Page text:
photos, music curation and story by alexis stember coulter


We arrived at the White Sands National Monument at dusk and though we hadn’t planned to visit until morning, the light, or what was left of it, was too spectacular to miss.

We drove the loop through the monument marveling at the otherworldliness of this Martian land. The sky swallowed us in a wash of reflected pastels that starkly contrasted against the snow white granules shifting below our tires. We’d come to the Southwest for moments precisely like this. Moments of beauty. Moments of reflection. Moments that invited us to slow down, be present and give thanks for the lives we’d led as we prepared to welcome a a brand new life into the world. 


The next morning, I was surprised to see quite a few people already trekking up the dunes as we returned to hike. Given the early AM hour and the fact that it was late October, I thought we might be lucky enough to find ourselves alone. That would not be the case and it was easy to understand why. The rare but naturally occurring gypsum crystal sand dunes extended over 144,000 acres and it was a white phenomenon as far as the eye could see.   


“Are you sure you’re up to hiking this?” Dylan asked as I zipped an extra large fleece over my protruding belly.

“Without question.” 

The sun had emerged overhead by now and the sands were starkly lit like a blinding reflector. It wasn’t even 9am and already the severity of the desert was clear. This was not somewhere one survived if not very adequately prepared.

We kept driving in search of something secluded and passed a group of four people on horseback, readying themselves for a day of riding through the sands. We stopped and spoke to them.


The group told us they habitually rode throughout the Southwest, mostly through national parks and monuments. White Sands, they said, was one of their favorites. We photographed them waiting on horseback as a ranger stood in front of them, reprimanding them for bringing their trailers into the wrong parking lot. We exited the fray, thanked them for their time and made our way towards a trail that looked remote and promising.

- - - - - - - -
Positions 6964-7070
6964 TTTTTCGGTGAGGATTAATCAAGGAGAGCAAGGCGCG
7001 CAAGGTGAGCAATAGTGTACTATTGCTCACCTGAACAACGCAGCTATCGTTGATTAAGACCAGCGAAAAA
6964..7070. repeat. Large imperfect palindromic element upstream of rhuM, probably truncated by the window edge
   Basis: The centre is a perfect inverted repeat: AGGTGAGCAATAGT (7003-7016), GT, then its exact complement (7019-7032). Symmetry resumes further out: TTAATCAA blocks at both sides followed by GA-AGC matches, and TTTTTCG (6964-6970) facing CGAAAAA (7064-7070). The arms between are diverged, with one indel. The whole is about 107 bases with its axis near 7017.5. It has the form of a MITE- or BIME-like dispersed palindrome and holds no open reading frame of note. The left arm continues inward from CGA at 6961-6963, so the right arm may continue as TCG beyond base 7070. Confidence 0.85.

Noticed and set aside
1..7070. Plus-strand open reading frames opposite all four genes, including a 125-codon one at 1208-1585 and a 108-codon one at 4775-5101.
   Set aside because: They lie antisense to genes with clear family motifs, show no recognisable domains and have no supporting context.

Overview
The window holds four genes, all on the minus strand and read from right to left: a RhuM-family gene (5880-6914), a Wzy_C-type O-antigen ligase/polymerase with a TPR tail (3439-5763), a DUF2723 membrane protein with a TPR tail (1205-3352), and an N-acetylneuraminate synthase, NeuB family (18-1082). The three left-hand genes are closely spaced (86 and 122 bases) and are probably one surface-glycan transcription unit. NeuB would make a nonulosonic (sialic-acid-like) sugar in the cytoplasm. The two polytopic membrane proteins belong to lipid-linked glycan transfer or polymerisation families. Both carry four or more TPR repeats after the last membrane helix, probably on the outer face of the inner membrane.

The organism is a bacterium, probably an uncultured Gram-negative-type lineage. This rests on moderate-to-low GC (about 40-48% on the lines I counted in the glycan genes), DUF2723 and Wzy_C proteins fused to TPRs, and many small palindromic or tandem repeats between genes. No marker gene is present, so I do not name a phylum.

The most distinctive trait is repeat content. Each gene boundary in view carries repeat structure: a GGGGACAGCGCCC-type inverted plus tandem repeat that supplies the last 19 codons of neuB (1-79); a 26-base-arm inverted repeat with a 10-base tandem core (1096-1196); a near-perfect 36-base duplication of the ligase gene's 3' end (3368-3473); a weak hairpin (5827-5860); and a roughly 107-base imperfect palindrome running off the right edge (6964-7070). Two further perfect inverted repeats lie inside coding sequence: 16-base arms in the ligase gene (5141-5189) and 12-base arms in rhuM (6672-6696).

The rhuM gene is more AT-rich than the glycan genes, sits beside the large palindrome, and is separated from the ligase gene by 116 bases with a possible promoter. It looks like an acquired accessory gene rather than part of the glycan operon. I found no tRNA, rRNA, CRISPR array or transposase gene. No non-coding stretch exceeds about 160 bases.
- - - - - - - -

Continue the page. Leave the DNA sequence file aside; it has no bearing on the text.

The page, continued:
I remember noticing a lack of wind as we hiked but I’ve been asked what it smelled or sounded like and oddly, I can’t remember. I think that’s because the place is so sensorially removed from any experience that’s familiar that memory recalls it the way it might the moon landing – silent, buoyant and otherworldly.


Contrast that with the most earth-bound context of what stood just outside the monument: a bombastic row of every fast food restaurant imaginable, positioned there to support the military presence at the large missile range that bordered the National Monument. The juxtaposition was hard to assimilate and harder still to describe. Awkward and uncomfortable, this clashing of worlds both seduced and repelled, but ultimately kept you coming back for more.

Stayed: White Sands Motel. Clean, cheap, close. Ask for the AAA rate.

Saw: The sunrise and sunset.

Ate: I wish I could say we found some authentic, off the beaten path restaurant that was good. We tried but without success.

Watch: https://www.youtube.com/watch?v=SilsdxTxH8E




Alexis Stember Coulter is a mother, producer, photographer and writer. She is currently working on a book detailing her 15 years living in New York. She now lives in Los Angeles with her husband Dylan, daughter Ella and their coterie of family in southern and central California.  You can follow her on IG (Trust me - it is fantastic) @alexisstembercoulter